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November 18, 2016

Given the statements by President Wyatt, Dean Timmerman, and Dean Masood, and the fact that so many faculty leaders have already signed this letter, I do not understand why anyone would be afraid to append their name to it. Even to suggest that retaliation should be feared is an insult to the college leadership and the traditions of the college. It might even be seen as an attempt to intimidate those who disagree with the letter.

Retaliation generally only occurs when someone does something unpopular with the majority. I know that I suffered petty retaliations the two times I declined to sign petitions urging that two of our presidents be removed, but that helped me sort out acquaintances from friends. Daily interactions continued as before, and in some quarters I got more respect for having stood up to the crowd.

I think highly of Monmouth traditions. Two different presidents told local citizens complaining about me that we don’t do business that way. And the previous name for the Quad was Peoples Park. That nomenclature was earned during the Vietnam and Civil Rights era. It’s a shame that has been forgotten. A march from the Quad sounds so dull. And probably nobody remembers that Saul Alinsky spoke on the steps of Wallace Hall in the late Sixties. (Since some may not recognize the name, I add: https://en.wikipedia.org/wiki/Rules_for_Radicals.)

So this is nothing new for Monmouth College and the national protests are nothing new, either. That is one of many reasons we study history—it allows us to take a deep breath, remember that we’ve been through difficult times before, and then return to work with confidence that we’ll get through this, too. I remember phone calls from excited activists off campus warning me that President Reagan, then George W. Bush, were reopening the WWII POW camps to hold the liberals who were going to be rounded up. My replies were non-confrontational, but I declined to get excited.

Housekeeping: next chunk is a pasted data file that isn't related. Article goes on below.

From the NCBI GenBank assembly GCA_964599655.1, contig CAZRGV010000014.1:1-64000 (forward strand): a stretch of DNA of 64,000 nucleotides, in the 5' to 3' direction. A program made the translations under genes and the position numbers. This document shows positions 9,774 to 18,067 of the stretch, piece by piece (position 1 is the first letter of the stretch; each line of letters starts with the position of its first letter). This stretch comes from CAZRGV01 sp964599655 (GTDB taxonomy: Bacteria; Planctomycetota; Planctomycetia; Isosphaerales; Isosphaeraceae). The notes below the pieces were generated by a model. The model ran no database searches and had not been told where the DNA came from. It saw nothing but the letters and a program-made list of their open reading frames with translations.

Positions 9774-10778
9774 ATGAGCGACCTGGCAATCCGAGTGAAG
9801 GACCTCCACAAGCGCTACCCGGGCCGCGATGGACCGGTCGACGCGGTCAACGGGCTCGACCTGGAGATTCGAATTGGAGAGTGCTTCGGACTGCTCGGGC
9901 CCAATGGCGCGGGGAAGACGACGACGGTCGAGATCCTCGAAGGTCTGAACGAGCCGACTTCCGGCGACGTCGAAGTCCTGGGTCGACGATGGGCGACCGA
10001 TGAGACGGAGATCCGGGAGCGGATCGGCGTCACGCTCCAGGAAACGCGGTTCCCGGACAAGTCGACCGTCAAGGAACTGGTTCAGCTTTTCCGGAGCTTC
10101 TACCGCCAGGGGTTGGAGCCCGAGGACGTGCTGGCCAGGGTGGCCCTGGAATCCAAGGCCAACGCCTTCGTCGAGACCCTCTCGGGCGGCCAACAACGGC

I’m in what might be my last year of part-time teaching here, so it may be my last chance to pass on the wisdom from The Hitchhiker’s Guide to the Galaxy: DON’T PANIC. Compared to the end of the universe, our problems are pretty small.

Our students expect to find calm analysis and reasoned arguments in all our fields of study. Work at that. And please do not retaliate in larger or smaller ways against those who disagree with you. Milton reminded us that one reason for tolerating dissent is that the dissenters might actually be right. It might be time to bring Milton’s Areopagitica (1644) back as a required reading for freshmen.

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